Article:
Well Design and Well Integrity

Well Design and Well Integrity by Runar Nygaard, January 4, 2012, Energy and Environmental Systems Group, University of Calgary
Several recent studies have investigated the integrity of wells around the world. They have identified that out of 316,000 wells analyzed in Alberta—4.6% have leaks. Gas migration occurred in 0.6% of the wells and surface casing vent flow (SCVF) in 3.9% (Watson and Bachu, 2007). In a subset of 20,500 wells, 15% leaked with drilled and abandoned wells making up 0.5% and cased wells 14.5%. … In the Norwegian sector of the North Sea, between 13 and 19% of the production wells experienced leakage, while 37 to 41% of the injectors experienced leakage (Randhol and Carlsen, 2008; NPA, 2008). Further, estimates from the Gulf of Mexico indicate that a significant portion of wells have sustained casing pressure, which is believed to be caused by gas flow through cement matrix (Crow, 2006). In a study of the K-12B gas field in the Dutch sector of the North Sea where CO2 is injected, 5% of tubulars where degraded because of pitting corrosion (Mulders, 2006). The main observation from these studies is that cased wells as more prone to leakage than drilled and abandoned wells, and injection wells are more prone to leakage than producing wells.

Cementing can be divided into two broad categories, primary and remedial. Primary cementing is used during regular drilling operations to support the casing and stop fluid movement outside the casing (zonal isolation). Cement also protects the casing from corrosion and loads in deeper zones, prevents blow outs and seals off thief and lost circulation zones. … The well construction process only allows one chance to design and install a primary cementing system. … During the drilling phase of a well, the cement sheath must withstand the continuous impact of the drill string, particularly with directional wells. During well completion when the drilling fluid is replaced by a relatively lightweight completion fluid, the negative pressure differential can cause de-bonding at the casing cement and/or cement formation interfaces. The cement sheath must withstand the stresses caused by the perforating operation and resist cracking from the extreme pressure created by the hydraulic fracturing operation.

It is important to run the casing at a speed that will not fracture the formation. After the casing is in place, common cement failures occur in one of two ways: poor primary cementing or cement failure after setting. Poor primary cementing occurs because a thick mud filter cake lines the hole and prevents good formation bonding. Proper displacement techniques, such as pre-flush, spacers and cement plugs, may not be sufficient because the conventional cement is not the best displacement fluid. Secondly, gas can invade the cement while it sets. During gelling and prior to complete hydration, conventional cement slurry actually loses its ability to transmit hydrostatic pressure to the formation and fluids from the formation migrate freely into the cement. This forms channels that can create future gas leaks. Cement failure after setting occur from mechanical shock from pipe tripping, expansion of the casing and compression of the cement during pressure testing, or expansion and contraction of the pipe due to cycles in injection pressure and temperature.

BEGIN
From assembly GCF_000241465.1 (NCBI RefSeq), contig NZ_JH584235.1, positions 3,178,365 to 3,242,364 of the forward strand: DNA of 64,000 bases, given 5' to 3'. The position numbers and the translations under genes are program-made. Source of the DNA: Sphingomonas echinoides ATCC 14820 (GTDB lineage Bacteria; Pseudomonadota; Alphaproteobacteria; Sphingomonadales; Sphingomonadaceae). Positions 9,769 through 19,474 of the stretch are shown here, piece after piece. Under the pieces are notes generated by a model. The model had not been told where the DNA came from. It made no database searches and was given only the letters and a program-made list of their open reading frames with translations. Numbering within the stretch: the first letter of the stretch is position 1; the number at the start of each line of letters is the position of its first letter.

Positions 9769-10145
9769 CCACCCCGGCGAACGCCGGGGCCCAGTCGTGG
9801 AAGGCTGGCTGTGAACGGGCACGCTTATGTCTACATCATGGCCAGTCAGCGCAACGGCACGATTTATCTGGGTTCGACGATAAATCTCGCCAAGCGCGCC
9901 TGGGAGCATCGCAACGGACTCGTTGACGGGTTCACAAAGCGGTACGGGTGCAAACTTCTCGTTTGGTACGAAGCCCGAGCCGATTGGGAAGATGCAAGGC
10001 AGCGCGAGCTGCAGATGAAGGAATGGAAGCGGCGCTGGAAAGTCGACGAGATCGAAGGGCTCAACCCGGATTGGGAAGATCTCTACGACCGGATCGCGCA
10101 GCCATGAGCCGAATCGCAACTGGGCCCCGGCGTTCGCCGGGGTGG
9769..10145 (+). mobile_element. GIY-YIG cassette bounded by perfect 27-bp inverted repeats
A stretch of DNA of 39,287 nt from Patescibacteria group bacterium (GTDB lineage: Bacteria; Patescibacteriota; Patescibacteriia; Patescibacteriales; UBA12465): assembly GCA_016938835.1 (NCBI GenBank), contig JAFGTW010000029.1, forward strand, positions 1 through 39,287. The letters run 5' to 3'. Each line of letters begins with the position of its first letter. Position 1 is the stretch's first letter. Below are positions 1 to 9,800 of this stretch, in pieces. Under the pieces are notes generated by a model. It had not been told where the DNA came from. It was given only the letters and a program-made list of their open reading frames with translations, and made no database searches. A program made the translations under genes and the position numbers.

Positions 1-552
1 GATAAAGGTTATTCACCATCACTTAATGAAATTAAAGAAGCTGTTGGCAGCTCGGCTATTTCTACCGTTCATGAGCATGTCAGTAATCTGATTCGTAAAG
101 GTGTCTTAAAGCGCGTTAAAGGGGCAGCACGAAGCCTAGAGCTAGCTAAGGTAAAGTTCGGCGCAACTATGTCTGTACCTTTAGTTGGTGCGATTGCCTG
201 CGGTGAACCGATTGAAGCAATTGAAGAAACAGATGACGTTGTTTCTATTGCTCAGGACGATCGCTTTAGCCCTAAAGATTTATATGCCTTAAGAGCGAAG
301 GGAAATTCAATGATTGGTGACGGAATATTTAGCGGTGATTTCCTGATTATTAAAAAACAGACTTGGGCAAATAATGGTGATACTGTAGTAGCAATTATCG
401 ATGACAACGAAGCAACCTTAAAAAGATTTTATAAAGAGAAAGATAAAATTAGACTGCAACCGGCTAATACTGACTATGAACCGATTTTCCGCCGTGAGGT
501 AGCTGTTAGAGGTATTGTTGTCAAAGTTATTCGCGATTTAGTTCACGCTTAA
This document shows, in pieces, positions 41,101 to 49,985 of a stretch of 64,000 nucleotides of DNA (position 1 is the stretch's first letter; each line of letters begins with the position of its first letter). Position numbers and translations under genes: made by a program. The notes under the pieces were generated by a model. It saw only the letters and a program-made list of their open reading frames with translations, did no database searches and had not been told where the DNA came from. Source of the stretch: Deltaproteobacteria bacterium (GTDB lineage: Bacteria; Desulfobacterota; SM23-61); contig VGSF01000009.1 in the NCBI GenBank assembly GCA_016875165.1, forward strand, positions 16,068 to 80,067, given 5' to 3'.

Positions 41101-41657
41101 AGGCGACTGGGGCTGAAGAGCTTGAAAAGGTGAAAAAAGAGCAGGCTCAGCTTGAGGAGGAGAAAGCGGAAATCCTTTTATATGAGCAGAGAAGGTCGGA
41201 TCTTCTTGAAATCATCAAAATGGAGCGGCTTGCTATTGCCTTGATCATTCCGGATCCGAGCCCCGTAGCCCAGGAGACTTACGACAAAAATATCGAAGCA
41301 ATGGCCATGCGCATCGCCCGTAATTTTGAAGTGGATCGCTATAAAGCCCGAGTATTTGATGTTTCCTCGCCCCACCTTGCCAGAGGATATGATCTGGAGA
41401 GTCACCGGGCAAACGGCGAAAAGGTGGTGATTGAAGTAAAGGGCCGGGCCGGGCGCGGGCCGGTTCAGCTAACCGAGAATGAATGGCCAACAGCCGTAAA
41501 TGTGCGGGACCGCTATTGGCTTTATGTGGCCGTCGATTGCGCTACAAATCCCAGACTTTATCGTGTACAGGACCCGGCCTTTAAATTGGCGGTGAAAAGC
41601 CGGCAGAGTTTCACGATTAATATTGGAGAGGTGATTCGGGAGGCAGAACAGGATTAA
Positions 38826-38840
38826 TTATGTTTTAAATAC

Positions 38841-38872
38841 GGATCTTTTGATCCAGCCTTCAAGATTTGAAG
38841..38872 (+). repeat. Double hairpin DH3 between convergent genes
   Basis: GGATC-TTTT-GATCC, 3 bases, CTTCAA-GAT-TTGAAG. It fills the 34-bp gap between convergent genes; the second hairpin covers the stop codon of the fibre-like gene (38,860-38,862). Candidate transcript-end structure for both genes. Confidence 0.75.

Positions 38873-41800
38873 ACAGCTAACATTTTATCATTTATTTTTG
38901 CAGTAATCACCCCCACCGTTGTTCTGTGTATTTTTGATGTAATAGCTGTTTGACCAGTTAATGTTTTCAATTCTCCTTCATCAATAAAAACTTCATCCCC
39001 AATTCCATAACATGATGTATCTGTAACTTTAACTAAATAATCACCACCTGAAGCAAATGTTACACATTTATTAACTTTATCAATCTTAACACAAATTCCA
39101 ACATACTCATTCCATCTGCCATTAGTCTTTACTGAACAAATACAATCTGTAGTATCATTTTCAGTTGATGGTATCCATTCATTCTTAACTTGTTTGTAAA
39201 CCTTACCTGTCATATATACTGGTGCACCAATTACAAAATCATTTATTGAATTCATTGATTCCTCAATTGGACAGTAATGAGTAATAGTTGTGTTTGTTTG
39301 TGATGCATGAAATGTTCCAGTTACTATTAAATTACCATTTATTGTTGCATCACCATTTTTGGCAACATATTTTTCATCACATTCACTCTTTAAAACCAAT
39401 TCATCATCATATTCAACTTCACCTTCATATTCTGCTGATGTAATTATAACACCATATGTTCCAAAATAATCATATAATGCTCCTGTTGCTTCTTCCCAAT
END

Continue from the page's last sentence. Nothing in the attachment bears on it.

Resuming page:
ABANDONMENT OF WELLS … For a well that has production casing, the abandonment procedure is more customized. All nonsaline water sources have to be protected and hydraulic isolation must exist between porous zones. This rigorous requirement has been in place since 2003. There are five different options to abandon cased wells using plugs, packers or cement plugs. The three main types are 1) bridge plug set above the perforations with cement over top the plug, 2) squeeze cement in the perforations, and 3) cement plug across perforations. All methods have one common requirement, and that is to have at least 8 m of cement inside the casing that has been pressure tested to 7000 kPa. At the surface, casing strings are cut 1 to 2 m below the surface and a steel plate is welded to prevent access to the casing strings. This is done after the well is tested for gas migration and surface casing vent flow. Squeezing cement into openings in casing as remedial cement is often not successful because of the cement’s high viscosity. Metal alloy that expand (~ 1%) upon solidification has recently been suggested for remediate cementing and cement plugs (Canitron, 2008). The alloy is placed in the wellbore and a heating tool melts it. The alloy flows to fit the openings of the casing and the volume inside the casing. The expansion helps to avoid micro-fissures that cement can experience because of its shrinkage. Alloy is also claimed to not go through a weak transitional phase during solidification like cement does, and it bonds stronger against clean steel than pure Portland cement. Molten alloy has low surface tension and viscosity and is claimed to fill small fissures and perforations efficiently (Figure 13). … Removing the casing in certain areas is another method to mitigate leakage caused by poor bond or de-bonding between casing and cement. If wells are plugged and abandoned permanently, both Gray et al, 2007 and Carlsen and Abdollahi, 2007 (Figure 9) suggest the casing steel be removed before installing the final cement plugs. This will remove the most-likely leakage path along the casing. … 

Produced sections with perforations and stimulation through hydraulic fracturing and/or acidizing creates fractures that may have caused increased permeability of the cement sheath. Further bridge plugs with capped cement has shown to be prone to leakage inside the casing.
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